Friday, August 25, 2006

How to Roast a Swan.

Today, August 25th …

Today in 1845 was the birthday of “Mad King Ludwig II” of Bavaria – officially, that is. In actual fact he had been born an hour earlier, in the dying moments of yesterday, but attendants at the birth – and his own mother – conspired to keep the real time a secret. The reason was that his grandfather, Ludwig I, had a wish that his new grandchild would share his own birthda. The decision to conspire in this deceit should give some indication of the state of the royal family dynamics at the time.

Was Ludwig mad? Or bad? Or sad? Surely he was sad? – and perhaps made mad by the circumstances of his life. Might he have been an architect had he not been royal? The the fanciful fairytale castles that he instigated are huge tourist drawcards today. Or perhaps he might have been a musician, for he was passionately fond of music and was a long-time patron of Richard Wagner. Instead he was forced to be king, a king tortured by his own homosexuality – and one who was increasingly unlikely to be able to fulfil his primary kingly duty and provide an heir.

His day to day behaviour was not bad - embarrassing to his family and officials, yes, but embarrassing is not the same as wicked. Much of his embarrassing behaviour centred round his dining habits. He ate at odd hours, at whim, often with imaginary guests and sometimes with his actual horse at the dining table. He loved riding, and often set off on imaginary journeys (around the riding pavilion), dismounting at his imaginary location where waiting staff spread a picnic meal on the ground.

He was very interested in food itself, although apparently his dental problems meant that food had to be soft, and naturally his tastes were very German. One recorded meal was:

Sweetbread soup
Gooseliver on toast
Fried Carp with Parmesan sauce
Roast veal stuffed with kidney, anchovy, and sour cream
Roebuck stewed in Cider
Semolina dumplings
Nut cake with rum and chocolate sauce
Sugar-iced biscuits
Beer and champagne.

Perhaps he might have been a cook or restaurateur, in another life?

Ludwig’s torture and the State’s embarrassment ended when he and his physician both “accidentally” drowned in a lake on June 13th 1886, three days after he was officially declared insane by a chief psychiatrist who had not examined him.

Today’s Recipe ..

Ludwig was also known as “The Swan King” for his great love of “The Monarch of the Lake”, and swan motifs are everywhere in his castles. We can be fairly sure he would never have eaten his favourite bird, but earlier rich and royal folk certainly did. It was not enjoyed for its taste – which is said to be like “fishy mutton”, but because it was prestigious (certainly in England, all swans have officiallly belonged to the monarch since the twelfth century) and because it could be made into a spectacular centrepiece at the banquet. To do this of course required that the cooked swan be re-dressed in its plumage before being presented at table. In case you need to know how to do this, here is a recipe from the late fourteenth century “Le Menagier de Paris”.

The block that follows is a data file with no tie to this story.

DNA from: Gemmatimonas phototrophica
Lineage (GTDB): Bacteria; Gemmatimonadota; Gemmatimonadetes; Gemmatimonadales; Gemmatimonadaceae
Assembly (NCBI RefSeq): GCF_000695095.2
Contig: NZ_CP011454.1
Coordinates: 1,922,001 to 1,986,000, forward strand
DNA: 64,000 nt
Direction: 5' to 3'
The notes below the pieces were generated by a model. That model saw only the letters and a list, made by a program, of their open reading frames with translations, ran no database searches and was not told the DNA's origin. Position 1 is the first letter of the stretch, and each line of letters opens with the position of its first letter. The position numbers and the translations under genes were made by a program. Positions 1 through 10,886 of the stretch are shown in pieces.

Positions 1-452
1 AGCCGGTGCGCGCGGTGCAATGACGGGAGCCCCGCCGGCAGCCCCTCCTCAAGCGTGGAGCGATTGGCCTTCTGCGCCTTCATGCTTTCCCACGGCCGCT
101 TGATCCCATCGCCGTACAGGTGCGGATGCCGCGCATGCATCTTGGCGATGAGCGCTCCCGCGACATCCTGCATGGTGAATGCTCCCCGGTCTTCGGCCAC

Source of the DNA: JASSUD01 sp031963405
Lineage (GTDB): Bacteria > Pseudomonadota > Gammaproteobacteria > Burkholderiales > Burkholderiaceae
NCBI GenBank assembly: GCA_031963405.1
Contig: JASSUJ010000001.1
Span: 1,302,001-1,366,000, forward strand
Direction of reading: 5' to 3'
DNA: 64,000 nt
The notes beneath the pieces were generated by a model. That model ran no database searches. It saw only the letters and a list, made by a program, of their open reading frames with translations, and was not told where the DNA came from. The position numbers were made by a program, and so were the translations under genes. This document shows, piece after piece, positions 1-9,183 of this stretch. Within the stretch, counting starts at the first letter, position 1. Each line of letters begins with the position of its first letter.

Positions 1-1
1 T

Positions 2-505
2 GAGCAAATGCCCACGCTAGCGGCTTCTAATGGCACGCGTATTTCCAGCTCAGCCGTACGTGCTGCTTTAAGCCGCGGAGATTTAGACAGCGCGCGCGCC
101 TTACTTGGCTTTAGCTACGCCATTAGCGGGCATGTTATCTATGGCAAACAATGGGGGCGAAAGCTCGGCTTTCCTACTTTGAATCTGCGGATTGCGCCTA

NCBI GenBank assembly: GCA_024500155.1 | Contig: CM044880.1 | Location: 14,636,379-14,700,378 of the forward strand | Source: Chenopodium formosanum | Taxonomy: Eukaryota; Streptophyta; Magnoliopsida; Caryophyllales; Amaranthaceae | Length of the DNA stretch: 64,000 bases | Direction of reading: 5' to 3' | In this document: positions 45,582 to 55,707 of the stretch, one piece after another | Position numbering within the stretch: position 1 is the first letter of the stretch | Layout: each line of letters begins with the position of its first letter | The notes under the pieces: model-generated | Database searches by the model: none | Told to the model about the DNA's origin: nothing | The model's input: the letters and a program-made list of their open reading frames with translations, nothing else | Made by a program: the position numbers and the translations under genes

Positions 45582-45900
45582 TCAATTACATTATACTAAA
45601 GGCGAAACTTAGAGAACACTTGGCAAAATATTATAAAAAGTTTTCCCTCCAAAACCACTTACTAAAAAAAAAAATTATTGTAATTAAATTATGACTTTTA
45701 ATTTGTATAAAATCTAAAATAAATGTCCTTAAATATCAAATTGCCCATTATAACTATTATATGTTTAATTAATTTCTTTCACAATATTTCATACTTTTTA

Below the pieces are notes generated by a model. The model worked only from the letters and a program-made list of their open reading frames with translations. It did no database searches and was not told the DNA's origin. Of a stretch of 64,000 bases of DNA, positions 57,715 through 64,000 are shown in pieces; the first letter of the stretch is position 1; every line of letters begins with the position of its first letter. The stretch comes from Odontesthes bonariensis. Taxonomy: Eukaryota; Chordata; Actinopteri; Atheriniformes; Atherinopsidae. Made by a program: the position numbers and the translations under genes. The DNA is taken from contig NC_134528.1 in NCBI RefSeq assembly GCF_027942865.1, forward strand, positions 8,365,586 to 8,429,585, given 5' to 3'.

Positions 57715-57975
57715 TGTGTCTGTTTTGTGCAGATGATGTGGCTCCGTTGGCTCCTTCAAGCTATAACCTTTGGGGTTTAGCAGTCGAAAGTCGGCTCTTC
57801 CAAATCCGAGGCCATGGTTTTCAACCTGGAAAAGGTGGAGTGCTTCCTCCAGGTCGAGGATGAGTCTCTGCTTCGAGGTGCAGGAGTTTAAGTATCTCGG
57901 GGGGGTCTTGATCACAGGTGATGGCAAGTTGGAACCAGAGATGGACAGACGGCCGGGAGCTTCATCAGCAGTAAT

SWAN. Pluck like a chicken or goose, scald, or boil; spit, skewer in four places, and roast with all its feet and beak, and leave the head unplucked; and eat with yellow pepper.

Item, if you wish, it may be gilded.

Item, when you kill it, you should split its head down to the shoulders.

Item, sometimes they are skinned and reclothed.

RECLOTHED SWAN in its skin with all the feathers. Take it and split it between the shoulders, and cut it along the stomach: then take off the skin from the neck cut at the shoulders, holding the body by the feet; then put it on the spit, and skewer it and gild it. And when it is cooked, it must be reclothed in its skin, and let the neck be nice and straight or flat; and let it be eaten with yellow pepper.

Monday’s Story …

Blue means safe to eat.

Quotation for the Day …

Dining out is a vice, a dissipation of spirit punished by remorse. We eat, drink, and talk a little too much, abuse all our friends, belch out our literary preferences and are egged on by accomplices in the audience to acts of mental exhibitionism. Such evenings cannot fail to diminish those who take part in them. They end on Monkey Hill. Cyril Connolly (1903-1974), The Unquiet Grave (1945)


Food Kitty said...

here in Tassie, swan used to be called glasgow goose (there were many variants I think) after it became illegal to catch swan.There is a large breed of goose called the swan goose, but these were definitely swan. Long time ago..haven't seen or heard of the glasgow for a long time. The upper reaches of the Derwent are full of swan though.

The Old Foodie said...

Hello foodkitty. How fascinating! I've never heard the phrase "glasgow goose" before. There must be at least one story there for me.

Sally said...

What is yellow pepper O.F.?

The Old Foodie said...

Hello Sally. The author probably meant "Yellow Pepper Sauce" which was popular at the time. It did not contain pepper at all, but was "peppery" from ginger, and yellow from saffron. sometimes it had cloves in it. It was thickened with breadcrumbs and sharpened with vinegar or verjuice. Sounds OK to me.
I think this blog needs a glossary!

Anonymous said...

I've seen 'Swan Upping' on the Thames, complete with skiffs, red shirts, and white trousers as the Dyers and Vintners company does the annual swan census on the

It's a very festive occasion, and colorful. And the spectators are fueled by beer, but no swan burgers.

The Old Foodie said...

Hello Sam. I'd love to see the Swan Upping ceremony. They'd probably lock anyone up in the Tower of London for eating swan-burgers!

Anonymous said...

Meat looks like venison , carves like beef ; tastes like tuna .
happy hunting